Posts Tagged ‘Charles Dodgson’

Happy 182nd birthday, Lewis Carroll! And here are his tips for your next email…

Monday, January 27th, 2014
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Where he lived: Tom Quad at Christ Church college, Oxford (Photo: Toby Ord)

It’s Lewis Carroll‘s birthday!  I’ve become more fond of the Oxford author since I’ve become terribly fond of his haunts – I have regularly stayed across the street from Christ Church college at Oxford, where he lived forever. It’s grand.

LewisCarrollSelfPhoto

Very early selfie

Christ Church college has produced thirteen prime ministers. More importantly, it produced W.H. Auden, and is the academic setting for Evelyn Waugh‘s Brideshead Revisited.  So Charles Dodgson, too, attended the famous college, and continued his association with it till his death.

But here’s another thing he should be remembered for, besides Alice in Wonderland, and besides mathematics, besides even the photographs. He wrote and received nearly a hundred thousand letters – 98,721, to be precise. He was so good at it that he gave advice on letter writing, in a missive titled “Eight or Nine Wise Words About Letter-Writing.” You can read the whole thing here.  It includes some handy advice on stamp cases, as if you ever thought of possessing such a thing.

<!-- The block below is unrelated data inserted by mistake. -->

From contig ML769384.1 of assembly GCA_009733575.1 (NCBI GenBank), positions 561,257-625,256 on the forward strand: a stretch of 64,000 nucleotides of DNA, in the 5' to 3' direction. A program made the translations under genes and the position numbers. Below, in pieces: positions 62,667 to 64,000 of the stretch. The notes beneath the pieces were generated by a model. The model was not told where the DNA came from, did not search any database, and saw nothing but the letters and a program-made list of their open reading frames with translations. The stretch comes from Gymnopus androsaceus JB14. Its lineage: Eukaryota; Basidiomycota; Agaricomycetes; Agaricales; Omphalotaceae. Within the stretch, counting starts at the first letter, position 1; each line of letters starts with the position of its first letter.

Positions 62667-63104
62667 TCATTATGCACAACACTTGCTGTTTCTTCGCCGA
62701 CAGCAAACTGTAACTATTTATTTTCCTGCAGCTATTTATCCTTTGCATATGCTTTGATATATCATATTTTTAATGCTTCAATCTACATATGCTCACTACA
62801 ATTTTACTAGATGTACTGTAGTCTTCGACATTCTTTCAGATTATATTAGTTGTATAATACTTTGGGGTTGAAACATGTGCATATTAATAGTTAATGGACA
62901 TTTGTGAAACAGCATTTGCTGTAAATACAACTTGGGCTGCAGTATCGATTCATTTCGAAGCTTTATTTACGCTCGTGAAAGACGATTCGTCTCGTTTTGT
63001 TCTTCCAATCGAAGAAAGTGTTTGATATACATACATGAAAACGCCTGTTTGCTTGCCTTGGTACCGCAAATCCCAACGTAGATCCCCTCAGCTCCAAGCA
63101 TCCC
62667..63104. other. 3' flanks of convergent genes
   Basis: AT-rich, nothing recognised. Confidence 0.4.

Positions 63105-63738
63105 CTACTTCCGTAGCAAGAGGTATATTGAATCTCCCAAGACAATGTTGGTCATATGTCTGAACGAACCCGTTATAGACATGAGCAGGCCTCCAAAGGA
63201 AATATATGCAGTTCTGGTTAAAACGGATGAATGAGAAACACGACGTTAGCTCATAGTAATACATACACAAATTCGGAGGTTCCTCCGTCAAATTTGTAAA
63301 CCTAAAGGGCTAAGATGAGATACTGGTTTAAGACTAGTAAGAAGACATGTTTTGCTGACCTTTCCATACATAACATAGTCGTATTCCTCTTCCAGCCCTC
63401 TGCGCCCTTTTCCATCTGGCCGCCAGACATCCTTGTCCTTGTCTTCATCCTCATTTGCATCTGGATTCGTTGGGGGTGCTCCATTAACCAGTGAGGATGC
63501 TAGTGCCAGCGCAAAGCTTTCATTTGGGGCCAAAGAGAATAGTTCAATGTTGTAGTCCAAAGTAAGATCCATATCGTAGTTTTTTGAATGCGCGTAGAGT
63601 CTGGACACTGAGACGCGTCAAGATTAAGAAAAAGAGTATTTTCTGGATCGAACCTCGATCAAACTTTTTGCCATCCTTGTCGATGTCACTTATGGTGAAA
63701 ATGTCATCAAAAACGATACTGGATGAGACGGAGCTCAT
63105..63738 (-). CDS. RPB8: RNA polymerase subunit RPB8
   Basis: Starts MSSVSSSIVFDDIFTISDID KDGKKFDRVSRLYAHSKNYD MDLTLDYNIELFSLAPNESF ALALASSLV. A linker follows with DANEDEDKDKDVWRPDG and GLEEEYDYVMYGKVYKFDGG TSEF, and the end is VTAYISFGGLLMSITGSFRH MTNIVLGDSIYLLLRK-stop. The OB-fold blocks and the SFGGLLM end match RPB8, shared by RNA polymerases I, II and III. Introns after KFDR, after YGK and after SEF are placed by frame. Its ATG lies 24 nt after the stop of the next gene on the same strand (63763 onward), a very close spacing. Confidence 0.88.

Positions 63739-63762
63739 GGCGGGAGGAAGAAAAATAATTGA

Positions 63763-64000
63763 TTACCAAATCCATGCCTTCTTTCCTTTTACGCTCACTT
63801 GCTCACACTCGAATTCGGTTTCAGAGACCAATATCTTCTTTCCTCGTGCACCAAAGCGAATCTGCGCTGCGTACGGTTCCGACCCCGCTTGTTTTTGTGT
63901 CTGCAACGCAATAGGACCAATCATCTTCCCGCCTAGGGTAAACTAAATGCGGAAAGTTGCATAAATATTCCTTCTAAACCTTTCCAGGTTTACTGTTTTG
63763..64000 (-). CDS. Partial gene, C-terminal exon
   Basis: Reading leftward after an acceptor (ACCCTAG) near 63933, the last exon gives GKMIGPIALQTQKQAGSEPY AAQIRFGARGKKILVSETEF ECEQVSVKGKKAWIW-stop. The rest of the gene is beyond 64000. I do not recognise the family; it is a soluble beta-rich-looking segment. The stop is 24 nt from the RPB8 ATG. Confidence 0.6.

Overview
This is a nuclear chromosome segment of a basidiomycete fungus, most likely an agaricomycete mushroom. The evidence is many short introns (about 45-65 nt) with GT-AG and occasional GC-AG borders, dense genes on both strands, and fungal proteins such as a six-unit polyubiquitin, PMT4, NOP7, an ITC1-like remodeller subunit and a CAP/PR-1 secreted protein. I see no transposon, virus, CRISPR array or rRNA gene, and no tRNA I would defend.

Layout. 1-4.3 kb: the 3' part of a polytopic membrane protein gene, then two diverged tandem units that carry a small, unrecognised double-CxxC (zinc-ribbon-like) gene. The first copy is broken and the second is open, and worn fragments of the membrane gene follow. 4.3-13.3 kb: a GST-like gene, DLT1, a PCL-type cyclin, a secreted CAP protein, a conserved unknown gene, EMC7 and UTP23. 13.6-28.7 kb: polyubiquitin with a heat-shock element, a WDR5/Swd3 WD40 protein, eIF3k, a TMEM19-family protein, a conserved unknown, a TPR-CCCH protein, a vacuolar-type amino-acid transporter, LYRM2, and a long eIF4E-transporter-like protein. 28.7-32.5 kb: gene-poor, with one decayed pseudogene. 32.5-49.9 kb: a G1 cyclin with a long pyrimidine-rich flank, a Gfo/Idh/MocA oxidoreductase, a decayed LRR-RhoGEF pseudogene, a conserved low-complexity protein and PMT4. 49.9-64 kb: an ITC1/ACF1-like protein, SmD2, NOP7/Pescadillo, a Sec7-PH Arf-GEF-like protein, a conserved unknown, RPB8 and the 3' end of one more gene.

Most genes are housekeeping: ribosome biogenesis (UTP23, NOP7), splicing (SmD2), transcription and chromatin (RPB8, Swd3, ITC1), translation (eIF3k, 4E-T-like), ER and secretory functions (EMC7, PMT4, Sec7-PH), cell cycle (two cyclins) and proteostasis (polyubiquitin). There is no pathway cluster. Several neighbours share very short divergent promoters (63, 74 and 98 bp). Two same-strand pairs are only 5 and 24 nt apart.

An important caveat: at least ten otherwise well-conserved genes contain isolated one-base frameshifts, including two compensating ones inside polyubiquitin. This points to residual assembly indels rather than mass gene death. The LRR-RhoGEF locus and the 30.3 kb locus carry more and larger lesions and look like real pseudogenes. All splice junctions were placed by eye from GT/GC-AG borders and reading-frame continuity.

How to begin a letter? First, check the address.  Then he advises, “Next, Address and Stamp the Envelope. ‘What! Before writing the Letter?’ Most certainly. And I’ll tell you what will happen if you don’t. You will go on writing till the last moment, and just in the middle of the last sentence, you will become aware that ‘time’s up!’ Then comes the hurried wind-up—the wildly-scrawled signature—the hastily-fastened envelope, which comes open in the post—the address, a mere hieroglyphic—the horrible discovery that you’ve forgotten to replenish your Stamp-Case—the frantic appeal, to every one in the house, to lend you a Stamp—the headlong rush to the Post Office, arriving, hot and gasping, just after the box has closed—and finally, a week afterwards, the return of the Letter, from the Dead-Letter Office, marked ‘address illegible’!” Well, that’s more than eight or nine words right there. And what’s with all the caps?

He also has some more practical modern advice, for those of us dedicated to electronic correspondence. To wit:

Your friend is much more likely to enjoy your wit, after his own anxiety for information has been satisfied. Start with “Aunt Maude is dead,” and then work in your jokes after that.

“When once you have said your say, full and clearly, on a certain point, and have failed to convince your friend, drop that subject: to repeat your arguments, all over again, will simply lead to his doing the same; and so you will go on, like a Circulating Decimal.”  

“If it should ever occur to you to write jestingly, in dispraise of your friend, be sure you exaggerate enough to make the jesting obvious: a word spoken in jest, but taken as earnest, may lead to very serious consequences.” 

And try not to have the last word, he advises.  Even when your opponent is smugly satisfied that he has stunned you into shamed silence.  It’s not worth it.

Steve Leveen at the Huffington Post writes more about it here.